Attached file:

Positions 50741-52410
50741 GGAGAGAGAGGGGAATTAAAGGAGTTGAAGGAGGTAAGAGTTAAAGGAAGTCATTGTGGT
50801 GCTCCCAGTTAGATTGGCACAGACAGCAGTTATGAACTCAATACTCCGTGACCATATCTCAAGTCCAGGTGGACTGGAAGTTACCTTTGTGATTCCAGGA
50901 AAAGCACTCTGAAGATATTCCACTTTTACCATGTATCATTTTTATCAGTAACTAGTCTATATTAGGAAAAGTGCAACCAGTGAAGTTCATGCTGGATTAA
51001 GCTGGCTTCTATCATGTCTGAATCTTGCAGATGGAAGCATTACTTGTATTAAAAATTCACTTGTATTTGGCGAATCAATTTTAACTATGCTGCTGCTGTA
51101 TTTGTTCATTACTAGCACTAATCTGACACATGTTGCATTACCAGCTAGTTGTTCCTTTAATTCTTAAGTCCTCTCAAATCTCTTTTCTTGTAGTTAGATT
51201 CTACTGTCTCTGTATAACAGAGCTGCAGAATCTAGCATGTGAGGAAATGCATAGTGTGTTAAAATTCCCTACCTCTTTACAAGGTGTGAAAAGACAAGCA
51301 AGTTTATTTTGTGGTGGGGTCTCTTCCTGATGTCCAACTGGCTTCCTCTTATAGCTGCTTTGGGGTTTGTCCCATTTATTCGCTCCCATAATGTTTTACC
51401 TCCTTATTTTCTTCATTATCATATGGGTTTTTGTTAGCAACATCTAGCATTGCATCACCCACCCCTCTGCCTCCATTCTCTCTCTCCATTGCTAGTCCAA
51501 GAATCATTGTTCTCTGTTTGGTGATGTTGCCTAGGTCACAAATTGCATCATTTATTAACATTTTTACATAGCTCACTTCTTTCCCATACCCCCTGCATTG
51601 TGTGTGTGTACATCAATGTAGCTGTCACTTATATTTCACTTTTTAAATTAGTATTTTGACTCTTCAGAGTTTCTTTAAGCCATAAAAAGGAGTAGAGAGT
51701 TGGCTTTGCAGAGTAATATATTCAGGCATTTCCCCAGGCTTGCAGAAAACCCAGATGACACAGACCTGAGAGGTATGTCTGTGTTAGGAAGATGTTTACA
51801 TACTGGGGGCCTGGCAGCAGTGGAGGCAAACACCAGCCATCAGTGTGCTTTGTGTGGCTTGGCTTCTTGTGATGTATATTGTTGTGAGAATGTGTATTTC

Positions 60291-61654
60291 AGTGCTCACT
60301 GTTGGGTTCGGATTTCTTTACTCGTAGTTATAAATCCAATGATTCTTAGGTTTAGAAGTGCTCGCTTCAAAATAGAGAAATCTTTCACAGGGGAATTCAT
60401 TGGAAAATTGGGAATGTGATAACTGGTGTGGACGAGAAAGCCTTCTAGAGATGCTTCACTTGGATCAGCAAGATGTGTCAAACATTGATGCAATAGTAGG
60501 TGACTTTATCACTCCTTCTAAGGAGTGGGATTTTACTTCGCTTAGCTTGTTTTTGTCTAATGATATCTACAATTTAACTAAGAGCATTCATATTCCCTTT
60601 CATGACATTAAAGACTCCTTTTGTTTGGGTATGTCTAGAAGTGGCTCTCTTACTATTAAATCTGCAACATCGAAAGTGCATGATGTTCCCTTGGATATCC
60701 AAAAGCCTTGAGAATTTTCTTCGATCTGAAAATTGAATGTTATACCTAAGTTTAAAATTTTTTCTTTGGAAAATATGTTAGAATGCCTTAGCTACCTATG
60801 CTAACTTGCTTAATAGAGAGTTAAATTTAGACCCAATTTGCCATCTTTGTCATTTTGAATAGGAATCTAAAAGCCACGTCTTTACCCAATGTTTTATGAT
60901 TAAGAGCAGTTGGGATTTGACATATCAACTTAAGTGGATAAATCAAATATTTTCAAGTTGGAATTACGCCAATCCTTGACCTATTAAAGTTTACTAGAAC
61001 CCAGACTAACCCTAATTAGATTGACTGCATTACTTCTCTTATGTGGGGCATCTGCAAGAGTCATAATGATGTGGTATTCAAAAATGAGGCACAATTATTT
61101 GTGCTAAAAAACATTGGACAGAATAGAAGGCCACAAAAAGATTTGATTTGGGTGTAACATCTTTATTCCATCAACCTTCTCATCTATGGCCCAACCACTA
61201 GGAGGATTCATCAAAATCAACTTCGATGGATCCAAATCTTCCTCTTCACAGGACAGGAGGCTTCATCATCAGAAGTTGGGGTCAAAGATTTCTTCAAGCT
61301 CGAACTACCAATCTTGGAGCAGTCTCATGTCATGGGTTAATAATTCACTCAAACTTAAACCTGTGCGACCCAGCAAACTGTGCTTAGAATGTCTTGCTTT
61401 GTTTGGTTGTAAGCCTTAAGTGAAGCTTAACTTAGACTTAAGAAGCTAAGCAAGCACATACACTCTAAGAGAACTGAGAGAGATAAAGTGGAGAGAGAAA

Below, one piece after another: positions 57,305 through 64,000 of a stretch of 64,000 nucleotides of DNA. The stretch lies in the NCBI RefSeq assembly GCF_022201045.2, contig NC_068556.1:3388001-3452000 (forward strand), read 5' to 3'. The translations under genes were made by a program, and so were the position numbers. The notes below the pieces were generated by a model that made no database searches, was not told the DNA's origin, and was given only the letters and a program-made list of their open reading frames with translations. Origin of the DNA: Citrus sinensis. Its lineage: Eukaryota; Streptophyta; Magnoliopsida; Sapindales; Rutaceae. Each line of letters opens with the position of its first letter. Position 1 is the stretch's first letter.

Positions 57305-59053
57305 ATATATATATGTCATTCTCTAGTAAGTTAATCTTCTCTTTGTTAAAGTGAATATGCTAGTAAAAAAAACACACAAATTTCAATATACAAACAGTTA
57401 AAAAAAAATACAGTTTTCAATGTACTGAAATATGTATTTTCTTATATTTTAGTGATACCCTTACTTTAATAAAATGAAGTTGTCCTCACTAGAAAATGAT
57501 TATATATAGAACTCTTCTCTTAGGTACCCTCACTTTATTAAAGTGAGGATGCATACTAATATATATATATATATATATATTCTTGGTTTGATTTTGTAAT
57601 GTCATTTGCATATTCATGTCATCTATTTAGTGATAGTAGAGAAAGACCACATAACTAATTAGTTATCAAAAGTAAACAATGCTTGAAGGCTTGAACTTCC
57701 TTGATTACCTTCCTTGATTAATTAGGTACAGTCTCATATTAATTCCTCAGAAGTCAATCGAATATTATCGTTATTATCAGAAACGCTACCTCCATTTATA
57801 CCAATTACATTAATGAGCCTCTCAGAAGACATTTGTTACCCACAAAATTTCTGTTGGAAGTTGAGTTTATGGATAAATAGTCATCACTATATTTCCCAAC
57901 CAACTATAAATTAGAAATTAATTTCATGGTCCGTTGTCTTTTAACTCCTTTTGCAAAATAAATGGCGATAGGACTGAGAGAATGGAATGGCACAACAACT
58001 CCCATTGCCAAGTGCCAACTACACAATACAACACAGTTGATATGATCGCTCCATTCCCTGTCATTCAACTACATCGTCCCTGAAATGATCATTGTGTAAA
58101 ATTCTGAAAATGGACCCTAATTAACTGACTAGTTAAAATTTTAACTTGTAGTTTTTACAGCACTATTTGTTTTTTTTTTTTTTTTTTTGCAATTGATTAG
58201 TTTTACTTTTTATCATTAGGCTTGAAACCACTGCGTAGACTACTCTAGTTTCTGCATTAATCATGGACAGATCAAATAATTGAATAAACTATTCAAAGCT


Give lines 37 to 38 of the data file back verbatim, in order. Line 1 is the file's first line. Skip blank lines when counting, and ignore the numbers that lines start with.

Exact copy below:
58001 CCCATTGCCAAGTGCCAACTACACAATACAACACAGTTGATATGATCGCTCCATTCCCTGTCATTCAACTACATCGTCCCTGAAATGATCATTGTGTAAA
58101 ATTCTGAAAATGGACCCTAATTAACTGACTAGTTAAAATTTTAACTTGTAGTTTTTACAGCACTATTTGTTTTTTTTTTTTTTTTTTTGCAATTGATTAG